Maya Angelou: An Inspiration to Black Women

‘I, Too, Am Harvard’ Photos Tell Black Students’ Stories

Mixed American Life

Some Harvard students share what it’s like to be black at the Ivy League school in a photo campaign called “I, Too, Am Harvard.”

The photos, posted on a Tumblr blog, feature Harvard students holding signs with phrases others have spoken to them. “You don’t sound black. You sound smart,” one sign reads. Another states, “You’re so lucky to be black . . . so easy to get into college!”

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American Criminal Justice System is a Civil Rights Crisis

Photo courtesy of

Photo courtesy of



The last few months have issued several potent reminders that racism still pervades our criminal justice system, as even some prominent and powerful American black leaders publicly professed that they had to warn their young sons about police profiling.

There is still a sizable group of Americans that say that there is no more racism. They point to our Black president (who is actually half-Black), and note that Blacks aren’t being hanged anymore. But as Blacks and other minority groups know first-hand, there is indeed still racism.

In some cases, it has simply taken a disguised form. For instance, if you are a minority student, it is likely that your teacher assumes your grades won’t be as high as your white counterparts. He or she won’t say it to your face- that kind of blatant racism in no longer as acceptable as it once was. That it is not acceptable to say, however, doesn’t mean it is not thought. And if it’s thought, it’s likely to have an influence on how that teacher grades minority students.

There are some cases in which blatant racism is still allowed, but hushed up in public. Though this racism is more visible, the taboo of verbalizing it allows some White people to escape knowledge of it’s presence. It also allows those who are the perpetrators of it to deny its presence.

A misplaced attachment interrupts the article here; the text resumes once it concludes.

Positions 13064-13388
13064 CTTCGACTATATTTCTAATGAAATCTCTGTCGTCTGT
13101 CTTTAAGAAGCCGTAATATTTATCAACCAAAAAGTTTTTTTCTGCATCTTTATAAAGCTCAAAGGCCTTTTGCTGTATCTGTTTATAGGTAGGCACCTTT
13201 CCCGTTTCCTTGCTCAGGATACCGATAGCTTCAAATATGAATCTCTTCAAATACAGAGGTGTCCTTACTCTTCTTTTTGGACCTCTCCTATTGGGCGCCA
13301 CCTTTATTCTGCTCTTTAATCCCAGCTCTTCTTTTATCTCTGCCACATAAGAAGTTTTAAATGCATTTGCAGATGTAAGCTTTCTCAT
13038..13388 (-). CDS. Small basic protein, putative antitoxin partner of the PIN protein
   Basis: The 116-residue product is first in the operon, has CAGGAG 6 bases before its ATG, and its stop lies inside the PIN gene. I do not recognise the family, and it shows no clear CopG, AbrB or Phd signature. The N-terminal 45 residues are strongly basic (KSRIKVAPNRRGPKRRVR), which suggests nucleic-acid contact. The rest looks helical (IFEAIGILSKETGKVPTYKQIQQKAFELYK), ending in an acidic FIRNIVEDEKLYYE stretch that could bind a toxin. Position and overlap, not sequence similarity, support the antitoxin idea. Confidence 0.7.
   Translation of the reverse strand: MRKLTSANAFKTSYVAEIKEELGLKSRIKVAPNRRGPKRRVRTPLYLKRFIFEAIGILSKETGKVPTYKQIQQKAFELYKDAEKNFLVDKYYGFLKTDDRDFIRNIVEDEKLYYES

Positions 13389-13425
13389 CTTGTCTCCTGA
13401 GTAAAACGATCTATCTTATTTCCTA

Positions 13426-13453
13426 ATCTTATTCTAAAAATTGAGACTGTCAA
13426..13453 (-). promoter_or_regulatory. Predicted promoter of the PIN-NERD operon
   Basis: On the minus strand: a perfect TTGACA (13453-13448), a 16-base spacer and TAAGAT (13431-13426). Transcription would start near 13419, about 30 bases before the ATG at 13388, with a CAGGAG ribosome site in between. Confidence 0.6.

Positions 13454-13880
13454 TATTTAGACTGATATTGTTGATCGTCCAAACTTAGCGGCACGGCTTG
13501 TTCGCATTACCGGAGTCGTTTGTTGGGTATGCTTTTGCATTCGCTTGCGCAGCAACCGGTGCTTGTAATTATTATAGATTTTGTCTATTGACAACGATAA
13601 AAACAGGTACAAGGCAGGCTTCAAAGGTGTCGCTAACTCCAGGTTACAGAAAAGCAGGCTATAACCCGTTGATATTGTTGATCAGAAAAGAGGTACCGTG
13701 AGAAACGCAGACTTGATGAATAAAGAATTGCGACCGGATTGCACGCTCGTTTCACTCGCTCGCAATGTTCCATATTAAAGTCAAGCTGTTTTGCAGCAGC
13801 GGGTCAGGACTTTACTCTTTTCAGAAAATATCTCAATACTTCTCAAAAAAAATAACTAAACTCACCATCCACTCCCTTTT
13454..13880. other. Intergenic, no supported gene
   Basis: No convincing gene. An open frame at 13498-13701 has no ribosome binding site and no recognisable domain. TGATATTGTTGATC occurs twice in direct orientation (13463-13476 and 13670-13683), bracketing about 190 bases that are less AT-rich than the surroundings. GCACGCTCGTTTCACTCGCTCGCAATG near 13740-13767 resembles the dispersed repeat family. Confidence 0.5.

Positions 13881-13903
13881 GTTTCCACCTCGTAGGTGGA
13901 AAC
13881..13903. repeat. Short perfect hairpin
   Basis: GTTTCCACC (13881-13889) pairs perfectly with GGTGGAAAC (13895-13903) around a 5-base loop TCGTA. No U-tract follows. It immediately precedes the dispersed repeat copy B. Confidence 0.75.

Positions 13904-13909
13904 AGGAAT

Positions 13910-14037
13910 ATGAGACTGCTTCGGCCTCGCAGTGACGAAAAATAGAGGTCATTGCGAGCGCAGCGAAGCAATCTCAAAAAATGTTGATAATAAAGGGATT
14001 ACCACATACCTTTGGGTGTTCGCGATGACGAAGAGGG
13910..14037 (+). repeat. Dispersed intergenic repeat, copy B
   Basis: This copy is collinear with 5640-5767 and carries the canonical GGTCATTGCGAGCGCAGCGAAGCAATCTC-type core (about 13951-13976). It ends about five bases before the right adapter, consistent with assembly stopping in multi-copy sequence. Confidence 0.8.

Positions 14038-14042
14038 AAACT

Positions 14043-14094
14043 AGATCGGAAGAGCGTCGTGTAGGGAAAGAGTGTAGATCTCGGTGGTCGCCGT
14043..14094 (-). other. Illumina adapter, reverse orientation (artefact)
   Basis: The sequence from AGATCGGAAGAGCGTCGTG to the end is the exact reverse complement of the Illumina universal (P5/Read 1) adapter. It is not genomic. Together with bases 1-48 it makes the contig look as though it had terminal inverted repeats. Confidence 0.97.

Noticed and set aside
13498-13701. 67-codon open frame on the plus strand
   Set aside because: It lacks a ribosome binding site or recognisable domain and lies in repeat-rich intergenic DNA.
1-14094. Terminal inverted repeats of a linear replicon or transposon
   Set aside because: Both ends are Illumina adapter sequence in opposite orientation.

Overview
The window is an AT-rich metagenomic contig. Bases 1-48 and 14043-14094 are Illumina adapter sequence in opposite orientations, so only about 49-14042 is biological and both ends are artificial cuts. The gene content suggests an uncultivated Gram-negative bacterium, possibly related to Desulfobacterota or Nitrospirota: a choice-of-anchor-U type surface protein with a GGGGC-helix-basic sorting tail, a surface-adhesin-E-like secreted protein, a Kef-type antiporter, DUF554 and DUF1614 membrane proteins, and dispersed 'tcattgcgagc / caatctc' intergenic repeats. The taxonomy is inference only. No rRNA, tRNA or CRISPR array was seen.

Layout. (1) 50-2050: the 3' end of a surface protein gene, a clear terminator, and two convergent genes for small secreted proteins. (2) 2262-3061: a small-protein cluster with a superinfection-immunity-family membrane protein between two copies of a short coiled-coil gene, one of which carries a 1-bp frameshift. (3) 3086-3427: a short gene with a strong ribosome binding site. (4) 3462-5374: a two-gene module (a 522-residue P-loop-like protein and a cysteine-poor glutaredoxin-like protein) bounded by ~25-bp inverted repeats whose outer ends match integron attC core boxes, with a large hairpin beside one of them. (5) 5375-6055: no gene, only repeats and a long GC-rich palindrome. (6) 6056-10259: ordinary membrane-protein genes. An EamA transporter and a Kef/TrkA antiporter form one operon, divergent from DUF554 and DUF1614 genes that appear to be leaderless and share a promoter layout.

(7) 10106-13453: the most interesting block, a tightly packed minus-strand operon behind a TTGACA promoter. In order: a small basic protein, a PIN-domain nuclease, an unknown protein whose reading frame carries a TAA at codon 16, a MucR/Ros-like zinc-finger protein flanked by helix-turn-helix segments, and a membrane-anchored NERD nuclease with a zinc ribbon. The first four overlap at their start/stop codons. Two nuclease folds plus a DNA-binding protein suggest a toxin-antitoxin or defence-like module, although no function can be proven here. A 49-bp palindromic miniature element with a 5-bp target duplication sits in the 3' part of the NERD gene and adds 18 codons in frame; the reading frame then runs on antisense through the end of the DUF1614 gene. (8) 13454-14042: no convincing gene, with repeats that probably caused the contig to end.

The unfortunate result of all this is people not realizing how bad racism still is, especially in the criminal justice system.

The article cited above offers hard data on what goes on in our justice system, hopefully educating and prompting all of society to have more dialogue about racism and its present-day impacts.


The United States imprisons a larger percentage of its black population than South Africa did at the height of apartheid.

Black men born in the United States in 2001 have a one in three chance of being incarcerated at some point in their lifetime, according to Department of Justice statistics.

The New York Police Department city made more stops of young black men in 2011 than there are young black men in the city!

Blacks are four times as likely to be arrested for marijuana than whites, even though they use the drug at similar rates, according to an analysis of federal data by the American Civil Liberties Union published earlier this year.

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